Leon also had his surgery but won't be expected to play until around the All Star break. Hopefully Danny will resign him and he will have the second half of the season to be ready to give the team a boost in the playoffs. Perk once again had some problems with his balky shoulder in the Orlando series. It doesn't appear that he will need surgery but just needs to give it some rest. Perk will be getting married in June and will probably get back to full time training after that. Perk took a big leap in his game after KG went down and another leap in the playoffs. Perk needs to keep working on his post moves and his short jumpers. He's already one of the best defensive centers in the league and he just needs to polish his offense just a little more.
Big Baby needs to realize that he is in a good situation and should re-sign with the Celtics for what they can offer him.
Bill Walker needs to do everything he can to convince Doc to play him more next season. I believe he can be that defensive 3 that this team needs. He has the tools and athleticism and basketball IQ to be a very good player and just needs to get some playing time under his belt to get past all the rookie mistakes.
Eddie House needs to exercise his player option and come back next season. He is instant offense off the bench and proved that he is absolutely deadly from beyond the arc. Plus, in a pinch he can bring the ball up and do a decent job at the point.
Scal won a lot of fans this past season. He stepped in when the team was short handed and produced for the team. First for Scal will be to get some rest and be sure that his head is completely back to normal. After that, he needs to prepare for just about anything to happen. He is now an expiring contract that could be moved this off season or at the trade deadline. He could also stick with the team and continue to do all the little things he does to help the team. We could do a lot worse for a 9th or 10th man than Scal.
After 5 seasons of more of the same, Tony Allen just doesn't seem to get it. Sure, every season is derailed by injury, but he just doesn't seem to improve between the injuries. If he hasn't gotten it by now, unless he gets a brain transplant, I don't see him getting it this season. In my opinion, the best assignment I can give Tony is to get used to playing for a new team. That is, if Danny can find someone who wants him.
Gabe Pruitt has shown flashes of potential but can never quite make it into the rotation. Gabe needs to give Summer League his best shot to show that he can play. If he doesn't impress there, it is doubtful that we will see him on this team next season.
As for Mikki Moore and Stephon Marbury, their best bet is to try to find another team. They didn't quite work out as expected. I think Marbury could help if he is willing to come back as a back up to Rondo and continue to be a team player, but I expect he will be looking for more money and more minutes and a possible starting role. Mikki? Well, he is a great teammate and a good locker room guy but just didn't seem to fit. He has said that he wants to come back but I think Danny would be best to look for another free agent to fill this slot.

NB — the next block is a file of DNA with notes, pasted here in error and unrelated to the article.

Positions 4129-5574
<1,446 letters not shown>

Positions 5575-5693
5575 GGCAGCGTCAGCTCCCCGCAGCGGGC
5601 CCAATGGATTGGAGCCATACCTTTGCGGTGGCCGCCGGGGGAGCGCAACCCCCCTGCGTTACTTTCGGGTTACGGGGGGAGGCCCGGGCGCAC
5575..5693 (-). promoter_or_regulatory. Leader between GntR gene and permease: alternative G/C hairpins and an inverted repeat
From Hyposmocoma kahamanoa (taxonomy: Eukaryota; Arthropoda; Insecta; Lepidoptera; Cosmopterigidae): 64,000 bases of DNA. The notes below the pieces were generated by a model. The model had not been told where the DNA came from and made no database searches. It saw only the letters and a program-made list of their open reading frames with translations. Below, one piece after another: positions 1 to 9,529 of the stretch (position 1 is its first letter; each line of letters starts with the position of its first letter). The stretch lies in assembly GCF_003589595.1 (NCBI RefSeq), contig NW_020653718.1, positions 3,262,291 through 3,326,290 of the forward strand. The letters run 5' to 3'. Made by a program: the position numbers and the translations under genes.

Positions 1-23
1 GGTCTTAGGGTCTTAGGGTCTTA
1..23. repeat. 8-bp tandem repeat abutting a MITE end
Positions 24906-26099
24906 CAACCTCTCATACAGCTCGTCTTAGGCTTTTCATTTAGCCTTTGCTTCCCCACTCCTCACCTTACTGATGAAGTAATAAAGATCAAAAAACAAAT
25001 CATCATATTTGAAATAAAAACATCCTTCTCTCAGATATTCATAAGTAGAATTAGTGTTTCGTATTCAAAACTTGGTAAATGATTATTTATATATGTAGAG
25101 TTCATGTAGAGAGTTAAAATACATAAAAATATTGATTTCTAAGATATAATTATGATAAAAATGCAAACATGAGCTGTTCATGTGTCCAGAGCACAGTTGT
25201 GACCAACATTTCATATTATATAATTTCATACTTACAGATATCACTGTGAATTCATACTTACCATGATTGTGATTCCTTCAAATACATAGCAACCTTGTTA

For Tom Thibodeau, I would give him the assignment to come back to the Celtics. I know he has paid his dues and really wants a head coaching job, but I'd love to have him for another season to get one more championship. With a healthy team and Thibs' defense, they have a very good shot at it.
As for Danny, he has the biggest assignment of all. He needs to find a back up center, a defensive small forward, and a back up point guard who will fit this team and get them back to the Finals. Since the Celtics' only draft pick is #58, I don't see much help coming from there. The Celtics are already over the cap and have very few assets to deal with in trade. He will need to use the MLE wisely and depend on players signing for the veteran's minimum to fill out the roster. He also must try to re-sign Big Baby and get an extension done for Rondo. Last summer he dropped the ball by signing Patrick O'Bryant and letting Chris Anderson get away. His midseason reinforcements also left much to be desired. This is a make or break season for Danny because the window is getting smaller for the Big Three and if Danny doesn't get them a supporting cast, they could end up playing way too many minutes and run out of gas like they did this past season. Let's hope that Danny is up to the task.
As we plunge into the off season, there isn't a lot of Celtics news and probably won't be until after the playoffs are over. Then we will get into the draft, summer league, and free agency. But for now, there is plenty of time to settle in with a good book and I'd like to recommend some that I have read and enjoyed.
LET ME TELL YOU A STORY by Red Auerbach and John Feinstein, Little, Brown and Company; 2004.